The evolving role of the geoscience blogosphere
This month’s topic for the geoscience blog carnival, The Accretionary Wedge, looks inward and asks how blogging fits into the broader suite of activities and goals of geoscientists today. David Bressan of History of Geology posed this question and is hosting the compilation of responses.
The idea for this collective navel-gazing was proposed prior to the latest event consuming the science blogging world at large — that is, the ongoing implosion of ScienceBlogs. I’m not going to get into all the details of this issue in this post, enough has been written about it in the last couple weeks to fill a book. But, in case you don’t know what I’m referring to, the short story is that a serious mistake by the hosts of the ScienceBlogs, Seed Media Group, turned out to be the proverbial last straw for several bloggers’ growing dissatisfaction regarding their relationship with Seed Media Group. Several prominent blogs, including the well-read geoscience blog Highly Allochthonous, announced they were leaving ScienceBlogs within a few days. Since that time we’ve been witnessing the blogging equivalent of ecosystem collapse. As a result of this event, science bloggers across disciplines are taking the opportunity to reflect on this constantly and rapidly changing medium of communication. What good timing for the geoblogosphere to proactively do the same.
I really like the way pascal from the blog Research at a Snail’s Pace approached this topic so I’m going to borrow the format with a few tweaks.
I am currently an active researcher — I have first-authored papers in press and in prep, I’m collaborating on projects with my peers across academia, industry, and government, I participate in conferences (both presenting and organizing), I review papers for journals frequently, and I’m co-editing a special issue of a journal. I have been very interested in how and to what degree the blog medium can be utilized by researchers.
Blogs shouldn’t replace publishing in peer-reviewed journals. But I do think that blogs can be a great venue for discussing research that has been published in a journal. I think that Researchblogging.org has been successful in highlighting at least one pathway towards future online interaction related to published work. While the journals themselves could host online discussions related to a specific paper they publish, this model seems like it might be quite cumbersome for the journals I read. What seems more likely to happen is that these discussions will be attached to a researcher’s personal site — a place where all their papers are listed and available to view (e.g., Scribd-style embedding of PDFs). For some it might be a blog as we know them now, for others maybe there will be some future researcher Facebook-style site (e.g., Mendeley?).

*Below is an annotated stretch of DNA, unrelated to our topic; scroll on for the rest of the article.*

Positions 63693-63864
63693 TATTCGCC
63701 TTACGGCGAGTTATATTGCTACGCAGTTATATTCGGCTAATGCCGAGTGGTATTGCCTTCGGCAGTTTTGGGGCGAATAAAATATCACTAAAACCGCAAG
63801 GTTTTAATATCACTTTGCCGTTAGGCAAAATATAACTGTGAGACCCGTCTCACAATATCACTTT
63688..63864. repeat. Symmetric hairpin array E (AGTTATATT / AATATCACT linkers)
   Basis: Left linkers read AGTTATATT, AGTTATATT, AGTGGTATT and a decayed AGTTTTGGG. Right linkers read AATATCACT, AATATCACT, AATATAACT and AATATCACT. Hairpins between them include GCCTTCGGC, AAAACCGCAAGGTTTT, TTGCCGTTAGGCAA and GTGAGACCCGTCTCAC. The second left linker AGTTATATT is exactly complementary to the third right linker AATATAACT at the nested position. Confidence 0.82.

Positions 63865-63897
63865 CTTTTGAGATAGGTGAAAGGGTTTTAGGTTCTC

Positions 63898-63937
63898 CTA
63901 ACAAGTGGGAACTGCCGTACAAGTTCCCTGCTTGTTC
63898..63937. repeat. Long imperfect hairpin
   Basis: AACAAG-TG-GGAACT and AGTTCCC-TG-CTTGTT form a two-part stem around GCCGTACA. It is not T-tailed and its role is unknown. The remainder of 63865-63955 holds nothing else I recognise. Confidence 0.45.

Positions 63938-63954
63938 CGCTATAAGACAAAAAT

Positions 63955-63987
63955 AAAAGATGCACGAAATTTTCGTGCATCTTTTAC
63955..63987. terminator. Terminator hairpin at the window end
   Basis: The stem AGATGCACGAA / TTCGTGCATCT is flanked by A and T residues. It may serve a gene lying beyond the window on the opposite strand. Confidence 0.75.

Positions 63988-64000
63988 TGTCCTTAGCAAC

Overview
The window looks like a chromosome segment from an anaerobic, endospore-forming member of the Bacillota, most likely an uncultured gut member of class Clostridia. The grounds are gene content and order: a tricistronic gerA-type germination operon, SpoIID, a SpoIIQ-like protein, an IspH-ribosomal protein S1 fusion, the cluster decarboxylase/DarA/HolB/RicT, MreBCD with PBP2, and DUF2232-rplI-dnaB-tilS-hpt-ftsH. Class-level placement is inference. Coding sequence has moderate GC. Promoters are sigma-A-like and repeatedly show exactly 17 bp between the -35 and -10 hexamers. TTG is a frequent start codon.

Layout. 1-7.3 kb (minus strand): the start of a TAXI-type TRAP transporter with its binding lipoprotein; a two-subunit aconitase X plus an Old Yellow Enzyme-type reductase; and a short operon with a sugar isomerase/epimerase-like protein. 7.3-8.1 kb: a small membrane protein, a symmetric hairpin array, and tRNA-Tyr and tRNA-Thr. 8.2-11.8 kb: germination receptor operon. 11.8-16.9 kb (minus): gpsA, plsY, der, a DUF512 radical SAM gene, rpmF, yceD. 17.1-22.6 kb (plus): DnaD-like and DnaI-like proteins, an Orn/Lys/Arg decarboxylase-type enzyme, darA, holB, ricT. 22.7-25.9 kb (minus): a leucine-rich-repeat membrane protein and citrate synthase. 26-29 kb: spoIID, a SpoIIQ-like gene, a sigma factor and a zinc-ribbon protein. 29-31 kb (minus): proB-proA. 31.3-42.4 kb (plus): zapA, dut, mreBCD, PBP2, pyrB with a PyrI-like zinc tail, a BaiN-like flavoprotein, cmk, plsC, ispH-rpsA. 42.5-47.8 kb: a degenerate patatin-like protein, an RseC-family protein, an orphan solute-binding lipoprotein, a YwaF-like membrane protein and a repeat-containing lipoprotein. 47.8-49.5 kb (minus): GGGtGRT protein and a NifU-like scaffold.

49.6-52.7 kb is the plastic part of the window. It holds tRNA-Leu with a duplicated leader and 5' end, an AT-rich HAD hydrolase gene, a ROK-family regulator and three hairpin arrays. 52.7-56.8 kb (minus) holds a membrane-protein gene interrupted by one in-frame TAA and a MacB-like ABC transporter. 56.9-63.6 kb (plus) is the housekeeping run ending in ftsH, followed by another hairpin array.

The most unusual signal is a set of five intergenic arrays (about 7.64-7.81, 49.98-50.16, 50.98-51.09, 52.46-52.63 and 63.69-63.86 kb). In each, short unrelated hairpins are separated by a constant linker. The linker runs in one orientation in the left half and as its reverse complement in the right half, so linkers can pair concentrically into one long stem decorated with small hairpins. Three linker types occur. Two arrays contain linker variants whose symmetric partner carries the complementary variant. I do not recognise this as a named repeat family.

The important thing is that the researchers themselves take some ownership in their site/page. If online discussion-and-reply is housed on journal or publisher sites I just don’t see a robust community developing. Maybe I’m wrong — perhaps pioneering groups like PLoS are on the right track in developing the community I’m envisioning. But what happens if a researcher publishes an important follow-up paper in another journal? And having such a site housed at and uniquely associated with a researcher’s current affiliation might not work either — what happens when that post-doc ends, or they move to another university, or move from government to industry, for example? If that person is still active in the field but have simply changed affiliations, the continuity might be lost.
Having a personal research blog is one way to maintain such continuity. The problem is, of course, that it takes some effort! Researchers are busy enough without having to add yet another task to their list, right? But, now that I’ve been doing this sort of thing for nearly four years it seems effortless to me. The most difficult part is getting it started and getting set up — and even that is pretty darn easy these days. I highly encourage my peers and colleagues that are actively publishing their research to think about it. It starts very simple and grows over time.